CASE DEFINITIONS OF MTBI One major issue is the wide range of conditions considered to comprise MTBI and the heterogeneity in case definitions of MTBI (Table I). This problem has a negative impact on the interpretation and comparison of findings on MTBI (6, 7). Table I lists the MTBI case definitions used in each of the studies comprising our best-evidence synthesis. In a number of studies, the relevant injuries were described only as concussion, with no further definition, while head injuries sustained in sports were frequently described as a head blow causing cessation of play, missed games or requiring assessment and treatment. Other studies provided specific information on a wide spectrum of brain injury severity, including those usually considered mild, without explicitly defining these as MTBI (see Table I). Of the studies comprising our best-evidence synthesis that provided explicit case definitions for MTBI, 62% incorporated Glasgow Coma Scale (GCS) scores as part of the case definition, though the specific definitions varied (see Table I). Some considered the spectrum of GCS 13–15 to be mild, some considered only GCS 14 and 15 to be mild, and others defined their cases using a GCS score of 15 only. Loss of consciousness (LOC) or amnesia was required in some case definitions, although the length of altered consciousness varied. Other studies did not require either LOC or amnesia in the case definition, and some excluded complications such as focal J Rehabil Med Suppl 43, 2004


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abnormalities and/or abnormalities on imaging and/or the need for surgery, while other case definitions included these. The remaining 38% of studies did not use GCS scores to help define MTBI, and a number of these used LOC, post-traumatic amnesia (PTA) or both, with a variety of time periods specified as the minimal and maximal time of altered consciousness. Still other studies defined a mild brain injury based on hospital discharge codes (usually ICD-9 code 850) or by the patient’s Abbreviated Injury Score (AIS) (usually AIS 1–2). However, this can result in problems of misclassification. For example, it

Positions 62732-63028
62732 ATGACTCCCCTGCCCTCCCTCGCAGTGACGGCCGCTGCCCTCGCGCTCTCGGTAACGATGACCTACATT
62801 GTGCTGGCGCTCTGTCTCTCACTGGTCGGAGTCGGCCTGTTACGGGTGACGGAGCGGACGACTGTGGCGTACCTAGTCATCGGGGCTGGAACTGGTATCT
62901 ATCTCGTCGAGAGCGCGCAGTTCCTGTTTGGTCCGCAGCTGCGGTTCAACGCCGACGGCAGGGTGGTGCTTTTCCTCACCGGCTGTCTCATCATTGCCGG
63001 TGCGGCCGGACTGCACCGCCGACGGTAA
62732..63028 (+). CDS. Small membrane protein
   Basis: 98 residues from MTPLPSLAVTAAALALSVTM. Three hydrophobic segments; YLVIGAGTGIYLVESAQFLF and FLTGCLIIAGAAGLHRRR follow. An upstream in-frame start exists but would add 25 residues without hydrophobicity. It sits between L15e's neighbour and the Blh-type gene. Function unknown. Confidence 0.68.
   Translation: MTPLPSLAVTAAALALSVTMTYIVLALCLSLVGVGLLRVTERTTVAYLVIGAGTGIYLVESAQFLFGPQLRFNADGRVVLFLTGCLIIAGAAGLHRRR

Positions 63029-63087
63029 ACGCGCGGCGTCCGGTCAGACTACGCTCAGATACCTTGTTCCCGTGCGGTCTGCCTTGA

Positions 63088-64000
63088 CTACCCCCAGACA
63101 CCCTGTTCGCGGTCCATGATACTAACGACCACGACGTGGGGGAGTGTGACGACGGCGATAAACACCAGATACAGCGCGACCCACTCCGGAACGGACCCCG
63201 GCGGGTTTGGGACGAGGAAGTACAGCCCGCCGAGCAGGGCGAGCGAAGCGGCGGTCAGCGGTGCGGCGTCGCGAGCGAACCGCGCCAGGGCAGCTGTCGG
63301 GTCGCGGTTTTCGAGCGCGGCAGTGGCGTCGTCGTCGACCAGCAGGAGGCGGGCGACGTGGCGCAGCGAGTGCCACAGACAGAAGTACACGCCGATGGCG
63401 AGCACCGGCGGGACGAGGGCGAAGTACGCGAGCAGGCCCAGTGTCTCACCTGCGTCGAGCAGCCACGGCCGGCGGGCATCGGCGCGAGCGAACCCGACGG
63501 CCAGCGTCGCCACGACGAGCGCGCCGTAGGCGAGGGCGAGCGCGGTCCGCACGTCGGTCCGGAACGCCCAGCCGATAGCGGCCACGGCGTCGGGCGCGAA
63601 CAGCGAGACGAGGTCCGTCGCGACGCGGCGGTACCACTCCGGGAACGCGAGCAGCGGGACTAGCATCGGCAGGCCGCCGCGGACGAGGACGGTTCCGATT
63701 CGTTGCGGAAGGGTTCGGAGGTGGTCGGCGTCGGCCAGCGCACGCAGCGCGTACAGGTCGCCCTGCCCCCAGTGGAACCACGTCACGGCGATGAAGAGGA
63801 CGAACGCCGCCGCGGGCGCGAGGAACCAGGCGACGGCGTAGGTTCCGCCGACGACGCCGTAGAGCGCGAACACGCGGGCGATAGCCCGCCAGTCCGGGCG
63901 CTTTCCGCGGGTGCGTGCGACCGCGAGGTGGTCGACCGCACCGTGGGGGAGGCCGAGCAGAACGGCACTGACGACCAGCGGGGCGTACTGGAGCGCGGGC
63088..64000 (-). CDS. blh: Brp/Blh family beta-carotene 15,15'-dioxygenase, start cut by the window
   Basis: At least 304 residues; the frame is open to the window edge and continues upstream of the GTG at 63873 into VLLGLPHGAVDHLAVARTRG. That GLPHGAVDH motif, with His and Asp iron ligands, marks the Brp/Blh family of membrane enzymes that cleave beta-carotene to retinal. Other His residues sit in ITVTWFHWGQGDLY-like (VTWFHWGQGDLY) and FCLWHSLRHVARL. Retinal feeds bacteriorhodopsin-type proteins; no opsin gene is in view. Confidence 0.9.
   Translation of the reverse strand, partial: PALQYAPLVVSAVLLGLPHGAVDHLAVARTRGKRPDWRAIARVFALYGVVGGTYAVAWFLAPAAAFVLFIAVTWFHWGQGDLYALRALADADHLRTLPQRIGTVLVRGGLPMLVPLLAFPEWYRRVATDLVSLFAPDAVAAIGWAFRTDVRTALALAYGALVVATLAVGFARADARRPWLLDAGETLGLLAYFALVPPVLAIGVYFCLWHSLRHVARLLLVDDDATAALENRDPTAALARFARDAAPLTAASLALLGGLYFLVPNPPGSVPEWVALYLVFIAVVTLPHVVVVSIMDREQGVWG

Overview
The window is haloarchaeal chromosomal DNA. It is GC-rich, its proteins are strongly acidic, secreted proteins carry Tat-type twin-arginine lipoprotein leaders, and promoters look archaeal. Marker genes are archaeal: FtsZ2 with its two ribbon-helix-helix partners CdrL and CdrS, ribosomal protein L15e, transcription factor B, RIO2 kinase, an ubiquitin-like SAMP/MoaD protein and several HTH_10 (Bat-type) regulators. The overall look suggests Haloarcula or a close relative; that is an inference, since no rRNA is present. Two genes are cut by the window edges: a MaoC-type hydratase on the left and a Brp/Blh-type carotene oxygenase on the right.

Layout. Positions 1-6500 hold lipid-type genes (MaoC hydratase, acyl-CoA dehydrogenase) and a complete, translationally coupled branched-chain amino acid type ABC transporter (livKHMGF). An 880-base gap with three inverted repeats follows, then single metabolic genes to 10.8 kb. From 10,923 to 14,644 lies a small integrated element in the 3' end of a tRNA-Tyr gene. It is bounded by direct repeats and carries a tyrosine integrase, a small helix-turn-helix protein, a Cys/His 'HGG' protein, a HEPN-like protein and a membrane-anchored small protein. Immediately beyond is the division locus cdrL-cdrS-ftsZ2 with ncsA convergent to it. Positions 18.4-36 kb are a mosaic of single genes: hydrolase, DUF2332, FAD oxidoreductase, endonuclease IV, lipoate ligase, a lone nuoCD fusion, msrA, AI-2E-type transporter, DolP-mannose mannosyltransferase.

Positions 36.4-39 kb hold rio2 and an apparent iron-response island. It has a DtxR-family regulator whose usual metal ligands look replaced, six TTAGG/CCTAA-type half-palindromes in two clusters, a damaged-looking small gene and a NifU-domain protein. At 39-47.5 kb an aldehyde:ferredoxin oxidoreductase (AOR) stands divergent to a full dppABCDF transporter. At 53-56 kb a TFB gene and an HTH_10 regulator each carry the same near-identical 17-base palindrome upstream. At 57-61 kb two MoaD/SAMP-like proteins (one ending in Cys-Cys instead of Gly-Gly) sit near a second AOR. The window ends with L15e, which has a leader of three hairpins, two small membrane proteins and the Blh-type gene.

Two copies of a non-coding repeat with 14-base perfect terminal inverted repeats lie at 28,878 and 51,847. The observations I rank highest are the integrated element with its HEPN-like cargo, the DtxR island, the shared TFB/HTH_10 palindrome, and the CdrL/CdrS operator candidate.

has been reported that ICD-10 codes identify less than 50% of all head injury admissions to hospital, which would lead to inaccurately low incidence rates (8). To further complicate the issue of valid case ascertainment when using ICD codes, the ICD-9 code 850 (concussion), which is the most frequently used ICD diagnostic code for identifying MTBI, appears to be both under-inclusive (false negatives) and over-inclusive (false positives). One study found that only 23% of MTBI cases were classified as ICD code 850 (9). At the same time, 13% of severe and 29% of moderate traumatic brain injury (TBI) cases

Table I. Mild traumatic brain injury (MTBI) case definitions in studies included in the best-evidence synthesis MTBI case definition Glasgow Coma Scale (GCS) GCS 12–15 GCS 13–15 (or GCS 13–14 on 14-point scale) GCS 13–15 with head specific AIS 2 or more GCS 13–15 with LOC GCS 13–15 with LOC, PTA, brief anterograde amnesia or other neurological symptoms (e.g. dizziness or memory, speech or vision problems). Length of LOC ranges from undefined,